“Can you imagine how ridiculous it is to prohibit something as beautiful as pornography?” Aguila told WorldPost. “Especially for a culture as sexually expressive as Cuba’s is. Communists are very conservative. They want to ban everything involving pleasure.”
In a more lofty example, filmmaker and playwright Juan Carlos Cremata saw his work blackballed by the government institutions after writing a play titled, "The King is Dying." In Cuba, Cremata said writers must submit works for review before state institutions will allow them to be performed. The government interpreted the play as an insult to former Cuban head of state Fidel Castro.
"I don't want to do works against the government," Cremata told WorldPost. "I want to do work in favor of what I want to say."
The Castro government also blocks websites of writers affiliated with the opposition, like the digital newspaper 14 y Medio, founded by blogger Yoani Sánchez.
Here's how the Cuban government has responded:
The Cuban government acknowledges disagreements over human rights issues, but has traditionally pointed to state guarantees of free education, health care, housing and pensions as justification. Asked about its human rights record at the press conference on Monday, Raúl Castro expressed the same rationale.
“Do you think there’s any more sacred right than the right to health, so that billions of children don’t die just for the lack of a vaccine or a drug or a medicament?” Castro said. “We have many other rights -- a right to health, the right to education.”
The Cuban government has its own claims against the U.S. They have for years called on the U.S. government to shut down the military prison in Guantánamo and stopped cashing the checks for leasing the base decades ago, contending that the territory should be returned.
Every year for roughly the last two decades, the United Nations has passed a resolution sponsored by Cuba calling for the U.S. to end the trade embargo against the island, which the Castro government views as a human rights issue. Amnesty International has also called for the lifting of the embargo, Gonçalves Margerin said.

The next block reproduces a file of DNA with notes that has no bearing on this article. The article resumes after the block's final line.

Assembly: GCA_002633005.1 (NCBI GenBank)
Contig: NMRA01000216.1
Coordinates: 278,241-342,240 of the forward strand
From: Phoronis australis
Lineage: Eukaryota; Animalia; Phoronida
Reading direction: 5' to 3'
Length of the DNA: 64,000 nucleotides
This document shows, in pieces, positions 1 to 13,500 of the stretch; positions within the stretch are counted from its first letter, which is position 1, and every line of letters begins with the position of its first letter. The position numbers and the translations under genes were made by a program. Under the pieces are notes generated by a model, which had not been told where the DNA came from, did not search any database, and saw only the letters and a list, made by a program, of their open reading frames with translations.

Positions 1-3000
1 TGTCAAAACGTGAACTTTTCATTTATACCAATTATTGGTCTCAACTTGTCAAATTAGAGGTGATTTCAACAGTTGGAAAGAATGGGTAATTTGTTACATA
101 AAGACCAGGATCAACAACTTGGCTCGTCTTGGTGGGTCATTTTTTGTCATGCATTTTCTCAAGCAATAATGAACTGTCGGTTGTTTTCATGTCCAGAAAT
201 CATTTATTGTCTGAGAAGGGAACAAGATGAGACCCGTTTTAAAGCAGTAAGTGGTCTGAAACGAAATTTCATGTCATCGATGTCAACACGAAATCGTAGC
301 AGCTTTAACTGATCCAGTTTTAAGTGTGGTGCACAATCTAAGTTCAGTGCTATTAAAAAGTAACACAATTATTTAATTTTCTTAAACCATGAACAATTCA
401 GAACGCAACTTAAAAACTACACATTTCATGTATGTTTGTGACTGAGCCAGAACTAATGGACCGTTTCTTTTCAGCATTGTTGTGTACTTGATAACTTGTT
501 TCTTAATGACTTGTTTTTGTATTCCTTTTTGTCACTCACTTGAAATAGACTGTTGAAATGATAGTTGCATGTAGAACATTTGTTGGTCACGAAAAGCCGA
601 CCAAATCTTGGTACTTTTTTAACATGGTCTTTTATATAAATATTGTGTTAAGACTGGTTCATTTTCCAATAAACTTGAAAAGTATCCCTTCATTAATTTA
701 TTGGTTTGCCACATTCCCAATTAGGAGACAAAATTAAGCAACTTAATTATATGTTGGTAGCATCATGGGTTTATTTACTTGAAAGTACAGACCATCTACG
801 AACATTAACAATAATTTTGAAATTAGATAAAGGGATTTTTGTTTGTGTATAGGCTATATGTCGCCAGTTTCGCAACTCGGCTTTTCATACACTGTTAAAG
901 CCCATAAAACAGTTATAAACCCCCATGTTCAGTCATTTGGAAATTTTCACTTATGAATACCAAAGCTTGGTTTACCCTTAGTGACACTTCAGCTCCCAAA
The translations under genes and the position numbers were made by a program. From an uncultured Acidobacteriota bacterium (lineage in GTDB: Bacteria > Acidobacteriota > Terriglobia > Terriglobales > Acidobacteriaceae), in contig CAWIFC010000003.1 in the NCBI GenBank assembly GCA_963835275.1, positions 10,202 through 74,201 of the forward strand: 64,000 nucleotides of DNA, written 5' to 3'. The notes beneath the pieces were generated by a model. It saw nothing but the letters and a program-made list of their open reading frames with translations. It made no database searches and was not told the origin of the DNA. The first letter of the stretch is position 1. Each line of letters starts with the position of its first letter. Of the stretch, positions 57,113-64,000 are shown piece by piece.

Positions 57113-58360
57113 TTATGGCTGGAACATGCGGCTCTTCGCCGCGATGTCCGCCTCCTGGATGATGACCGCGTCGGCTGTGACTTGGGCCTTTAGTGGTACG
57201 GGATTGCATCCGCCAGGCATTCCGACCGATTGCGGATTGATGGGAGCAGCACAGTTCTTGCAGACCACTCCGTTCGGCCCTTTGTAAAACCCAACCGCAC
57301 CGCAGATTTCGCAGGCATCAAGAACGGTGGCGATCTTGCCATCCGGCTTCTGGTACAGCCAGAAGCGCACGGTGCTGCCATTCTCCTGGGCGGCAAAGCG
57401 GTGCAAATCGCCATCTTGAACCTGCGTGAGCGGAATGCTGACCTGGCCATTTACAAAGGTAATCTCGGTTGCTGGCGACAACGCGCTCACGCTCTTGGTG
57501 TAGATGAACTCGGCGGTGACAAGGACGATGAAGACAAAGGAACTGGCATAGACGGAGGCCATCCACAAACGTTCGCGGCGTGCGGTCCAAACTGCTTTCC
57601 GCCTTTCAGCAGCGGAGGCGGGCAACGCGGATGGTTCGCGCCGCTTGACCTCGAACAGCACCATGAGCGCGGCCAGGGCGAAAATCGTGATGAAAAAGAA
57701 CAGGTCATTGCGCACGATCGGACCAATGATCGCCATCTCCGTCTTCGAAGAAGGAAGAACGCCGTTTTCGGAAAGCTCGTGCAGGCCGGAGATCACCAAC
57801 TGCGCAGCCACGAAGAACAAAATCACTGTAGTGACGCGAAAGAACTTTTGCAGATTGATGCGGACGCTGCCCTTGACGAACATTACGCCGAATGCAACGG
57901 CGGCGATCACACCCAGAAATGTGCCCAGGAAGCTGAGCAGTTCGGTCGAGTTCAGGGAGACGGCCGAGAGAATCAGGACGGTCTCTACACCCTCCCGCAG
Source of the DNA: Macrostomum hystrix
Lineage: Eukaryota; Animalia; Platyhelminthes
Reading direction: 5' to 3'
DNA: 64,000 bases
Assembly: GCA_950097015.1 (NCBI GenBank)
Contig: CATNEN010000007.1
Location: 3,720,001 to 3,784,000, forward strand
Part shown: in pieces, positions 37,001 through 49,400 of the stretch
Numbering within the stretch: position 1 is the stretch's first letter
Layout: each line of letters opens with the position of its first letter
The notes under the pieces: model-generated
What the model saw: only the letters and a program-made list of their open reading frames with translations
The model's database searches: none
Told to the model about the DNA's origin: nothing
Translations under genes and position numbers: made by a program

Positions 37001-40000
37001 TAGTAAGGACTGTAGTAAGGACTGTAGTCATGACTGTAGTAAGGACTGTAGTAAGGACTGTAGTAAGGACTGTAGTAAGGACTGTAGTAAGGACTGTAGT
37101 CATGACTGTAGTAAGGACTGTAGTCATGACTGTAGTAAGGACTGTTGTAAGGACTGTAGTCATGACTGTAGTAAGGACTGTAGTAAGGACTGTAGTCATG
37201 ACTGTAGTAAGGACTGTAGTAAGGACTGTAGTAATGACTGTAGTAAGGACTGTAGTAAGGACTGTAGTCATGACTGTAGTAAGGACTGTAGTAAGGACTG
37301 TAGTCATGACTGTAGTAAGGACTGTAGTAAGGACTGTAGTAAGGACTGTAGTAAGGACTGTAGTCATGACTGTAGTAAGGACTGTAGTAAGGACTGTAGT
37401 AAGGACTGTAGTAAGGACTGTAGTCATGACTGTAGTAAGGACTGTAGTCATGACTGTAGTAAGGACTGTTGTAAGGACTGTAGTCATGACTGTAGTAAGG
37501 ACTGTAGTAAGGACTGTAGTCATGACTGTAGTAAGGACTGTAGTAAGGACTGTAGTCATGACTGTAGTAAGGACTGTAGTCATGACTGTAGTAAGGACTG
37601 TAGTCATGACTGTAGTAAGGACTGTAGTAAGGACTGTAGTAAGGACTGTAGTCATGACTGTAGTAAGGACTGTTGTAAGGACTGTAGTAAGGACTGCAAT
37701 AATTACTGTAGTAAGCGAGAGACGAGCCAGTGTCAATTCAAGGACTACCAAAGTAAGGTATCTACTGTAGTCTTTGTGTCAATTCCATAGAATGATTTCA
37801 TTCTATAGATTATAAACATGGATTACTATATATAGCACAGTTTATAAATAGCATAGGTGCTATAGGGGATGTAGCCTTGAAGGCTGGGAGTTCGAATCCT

The U.S. has no right to intervene.
Cuban state media also routinely runs stories criticizing civil rights issues in the United States and stories about its wars abroad, aimed in part at highlighting that the U.S. doesn’t have the moral authority to make human rights demands on Cuba.
The distaste for outside interference is shared by many Cubans, even when they have their own problems with the government.
“I don’t think that the way the Cuban government handles human rights is correct, but it’s an internal issue that Cubans themselves will have to resolve,” independent journalist Elaine Diaz, founder of the site Periodismo de Barrio, said in an interview with WorldPost. “Even feeling myself affected by the lack of freedom of expression because I’m a journalist, I still think it’s a problem that should be solved by Cubans.”
It’s also a view shared by Obama. At Monday’s press conference, Obama said he would continue to raise concerns to the Cuban government about detaining people for political reasons, but that the U.S. would refrain from trying to impose its will on the Castros.
“The goal of human rights dialogue is not for the United States to dictate to Cuba how they should govern themselves, but to make sure that we are having a frank and candid conversation around this issue,” he said. “And hopefully that we can learn from each other.”
Nick Robbins-Early contributed reporting.